Not only is Orlando the home to a tremendous amount of activities, mainly being a tourist town, but has become the home to many progressive neighborhoods and a well-established gay community. The town maintains the same level of “things to do” as bigger cities, but also has low taxes and has a lower cost of living, making it a more intriguing place to settle.

Bloomington, Indiana

Bloomington is an especially unique city for the LGBTQ+ community. Being a more relaxed town, Bloomington has many recreational opportunities from exploring Brown County State Park in the beautiful Indiana weather to engaging with the cultural life created by the presence of Bloomington’s Indiana University. Best of all, Bloomington received a perfect score on Municipal Equality Index, meaning that they have some of the most inclusive policies and laws for LGBTQ+ people.

Yellow Springs, Ohio

Yellow Springs is another progressive, nature driven town, known for its progressive behavior since the 1960s. Although it is a small town, Yellow Springs has an intriguing downtown area where visitors can come enjoy an array of artistic galleries and publicly supportive of the LGBTQ+ shops. This is also the perfect destination for people who cold weather, as Ohio is known to get into low temperatures and receive quite a bit of snow.

Moab, Utah

Though small in size, Moab has served as one of the most supportive and engaging LGBTQ+ communities in recent years. Moab has its own Pride Parade, Visibility March, and Gay Adventure Week, all of which are quite popular among the town’s 5000-person population. The little town is more of an isolated destination about over 200 miles from Salt Lake City, but it is an outdoor lover’s paradise as it is close to the natural park and ideal for white water rafting.

See which City is Doing the Most to Stop Discrimination Against the LGBTQ+ Community
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A hand holding a rainbrow striped heart in front of the LGBT pride flag

In Early May, the Village of Gambier, in Knox County, Ohio, made history when they passed their county’s first ever LGBTQ anti-discrimination legislation. The village’s council met the night of May 4 via a Zoom Call and passed the law unanimously.

The legislation was passed specifically with the LGBTQ+ community in mind, including people of differing sexual orientations and gender identities to be included in protections from workplace, housing, and public commodity discrimination. The law will be put into effect immediately, with the hopes of not only better protecting people in the LGBTQ+ community in the Village of Gambier but to also encourage the passing of the Ohio Fairness Act.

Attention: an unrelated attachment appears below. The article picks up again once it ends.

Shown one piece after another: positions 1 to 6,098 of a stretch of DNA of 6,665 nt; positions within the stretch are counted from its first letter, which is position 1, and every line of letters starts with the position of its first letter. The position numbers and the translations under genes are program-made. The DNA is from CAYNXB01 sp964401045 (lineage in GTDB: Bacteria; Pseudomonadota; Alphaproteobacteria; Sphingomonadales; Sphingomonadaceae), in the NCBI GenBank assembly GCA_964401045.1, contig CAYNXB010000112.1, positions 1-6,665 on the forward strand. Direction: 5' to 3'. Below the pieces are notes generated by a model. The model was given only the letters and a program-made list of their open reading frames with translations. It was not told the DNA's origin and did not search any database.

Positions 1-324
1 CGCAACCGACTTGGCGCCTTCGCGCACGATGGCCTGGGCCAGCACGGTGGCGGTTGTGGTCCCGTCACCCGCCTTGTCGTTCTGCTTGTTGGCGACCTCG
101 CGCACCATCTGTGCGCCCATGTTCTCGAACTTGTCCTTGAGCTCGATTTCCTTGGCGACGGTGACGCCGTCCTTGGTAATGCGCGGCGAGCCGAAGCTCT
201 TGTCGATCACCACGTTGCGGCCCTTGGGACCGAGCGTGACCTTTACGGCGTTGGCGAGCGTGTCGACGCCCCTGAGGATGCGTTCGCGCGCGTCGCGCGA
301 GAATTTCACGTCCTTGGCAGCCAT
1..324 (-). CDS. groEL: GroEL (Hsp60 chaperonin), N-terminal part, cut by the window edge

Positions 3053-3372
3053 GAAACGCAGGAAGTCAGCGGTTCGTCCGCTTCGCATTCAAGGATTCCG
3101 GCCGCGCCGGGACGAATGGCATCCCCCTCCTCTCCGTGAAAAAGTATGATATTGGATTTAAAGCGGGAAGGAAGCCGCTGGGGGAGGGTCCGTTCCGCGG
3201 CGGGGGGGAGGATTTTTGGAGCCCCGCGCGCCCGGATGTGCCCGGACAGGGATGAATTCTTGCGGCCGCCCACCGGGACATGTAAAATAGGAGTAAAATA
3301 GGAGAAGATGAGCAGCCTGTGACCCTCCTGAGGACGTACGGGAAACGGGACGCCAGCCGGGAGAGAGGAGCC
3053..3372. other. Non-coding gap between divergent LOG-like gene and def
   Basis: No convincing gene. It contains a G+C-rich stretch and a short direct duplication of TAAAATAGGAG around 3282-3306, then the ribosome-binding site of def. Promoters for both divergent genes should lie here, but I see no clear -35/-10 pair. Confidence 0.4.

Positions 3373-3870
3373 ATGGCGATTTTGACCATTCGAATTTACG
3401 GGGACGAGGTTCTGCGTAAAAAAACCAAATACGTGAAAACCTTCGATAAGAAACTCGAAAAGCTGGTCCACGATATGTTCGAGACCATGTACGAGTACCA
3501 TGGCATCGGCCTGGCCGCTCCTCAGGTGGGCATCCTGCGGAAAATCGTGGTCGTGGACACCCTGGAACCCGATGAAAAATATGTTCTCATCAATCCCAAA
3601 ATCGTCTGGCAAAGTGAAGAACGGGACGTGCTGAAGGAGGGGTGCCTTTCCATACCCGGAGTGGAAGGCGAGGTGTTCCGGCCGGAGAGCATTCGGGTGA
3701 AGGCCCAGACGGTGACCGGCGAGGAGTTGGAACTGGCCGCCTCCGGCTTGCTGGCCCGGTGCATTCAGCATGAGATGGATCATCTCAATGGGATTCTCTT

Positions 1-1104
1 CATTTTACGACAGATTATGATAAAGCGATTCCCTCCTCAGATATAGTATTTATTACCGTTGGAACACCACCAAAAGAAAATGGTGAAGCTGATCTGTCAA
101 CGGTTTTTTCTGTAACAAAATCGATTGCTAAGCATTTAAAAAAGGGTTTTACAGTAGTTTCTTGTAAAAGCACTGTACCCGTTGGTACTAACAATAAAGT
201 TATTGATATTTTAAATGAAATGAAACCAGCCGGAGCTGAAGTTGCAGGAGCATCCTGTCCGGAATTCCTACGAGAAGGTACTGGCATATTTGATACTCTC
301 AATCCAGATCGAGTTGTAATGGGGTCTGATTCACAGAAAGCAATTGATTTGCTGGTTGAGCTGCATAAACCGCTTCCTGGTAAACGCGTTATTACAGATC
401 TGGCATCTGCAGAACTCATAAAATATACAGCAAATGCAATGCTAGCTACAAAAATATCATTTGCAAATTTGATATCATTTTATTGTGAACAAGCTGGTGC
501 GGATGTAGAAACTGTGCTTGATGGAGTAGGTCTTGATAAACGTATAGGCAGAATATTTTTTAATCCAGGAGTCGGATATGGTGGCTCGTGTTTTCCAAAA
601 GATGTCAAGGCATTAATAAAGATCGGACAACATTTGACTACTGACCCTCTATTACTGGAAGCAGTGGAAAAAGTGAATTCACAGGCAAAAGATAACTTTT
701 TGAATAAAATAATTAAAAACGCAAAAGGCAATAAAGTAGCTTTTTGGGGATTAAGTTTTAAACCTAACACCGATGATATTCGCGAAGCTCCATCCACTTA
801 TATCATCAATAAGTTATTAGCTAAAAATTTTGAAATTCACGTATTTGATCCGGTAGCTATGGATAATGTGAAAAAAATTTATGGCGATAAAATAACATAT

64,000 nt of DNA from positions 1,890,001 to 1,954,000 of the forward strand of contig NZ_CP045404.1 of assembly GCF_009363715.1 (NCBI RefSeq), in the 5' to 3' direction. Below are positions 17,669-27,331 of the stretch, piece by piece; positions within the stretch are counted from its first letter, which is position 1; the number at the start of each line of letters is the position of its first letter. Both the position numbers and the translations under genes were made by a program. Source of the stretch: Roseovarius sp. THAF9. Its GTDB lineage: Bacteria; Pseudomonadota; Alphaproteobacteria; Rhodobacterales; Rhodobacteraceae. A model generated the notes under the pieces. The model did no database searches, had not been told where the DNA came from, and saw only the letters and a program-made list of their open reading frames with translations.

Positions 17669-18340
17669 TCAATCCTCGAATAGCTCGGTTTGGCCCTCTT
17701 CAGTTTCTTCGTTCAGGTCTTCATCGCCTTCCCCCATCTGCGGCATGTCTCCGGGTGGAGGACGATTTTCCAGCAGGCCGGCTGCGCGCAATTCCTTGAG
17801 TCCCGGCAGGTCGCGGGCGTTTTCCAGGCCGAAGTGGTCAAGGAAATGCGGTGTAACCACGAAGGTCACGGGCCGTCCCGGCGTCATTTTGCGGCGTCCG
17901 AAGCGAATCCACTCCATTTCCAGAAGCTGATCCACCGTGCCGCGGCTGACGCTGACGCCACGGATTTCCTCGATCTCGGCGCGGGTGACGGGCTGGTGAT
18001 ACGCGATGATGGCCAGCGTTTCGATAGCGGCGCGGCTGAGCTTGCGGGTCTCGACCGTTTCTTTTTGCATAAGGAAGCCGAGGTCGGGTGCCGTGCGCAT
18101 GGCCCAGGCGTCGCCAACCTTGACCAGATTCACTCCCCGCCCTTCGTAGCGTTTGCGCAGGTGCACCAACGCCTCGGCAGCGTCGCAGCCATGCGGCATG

The Ohio Fairness Act is essentially a much wider spread version of what Gambier passed earlier this month. The Act is set to include the LGBTQ+ community in discrimination protection in the same areas. Though the Ohio Fairness Act has been widely supported by many local fronts, it has yet to pass through the House and the Senate.

In an effort to further push the bill into becoming a law, Gambier’s mayor, Leeman Kessler stated that he wished to join arms with other local communities working to protect LGBTQ+ communities. He believes that as more and more businesses stand together in protecting the LGBTQ+ community, the more it will encourage others to do the same, including those passing the Ohio Fairness Act.

“It puts these protections in place explicitly,” Kessler stated of the new local law, “so folks aren’t left in a legal gray area.”

A Latino Astronaut’s Guide to Getting Through Isolation
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Astronaut Jose Hernandez

While living in isolation may be a new experience for many of us, this experience is part of the basic training for those who desire to become astronauts. Astronauts are required to learn how to manage loneliness and anxiety, all while being separated from the rest of society in a small space.

But before astronauts even step foot in the rocket for their next mission, they are required to self-isolate as to not get sick when they deploy for the stars.

Of isolation in NASA, former astronaut Jose Hernandez told NBC, “We live in isolation for more than a month, and even before that you have to do a lot of exercises with your team to prepare.”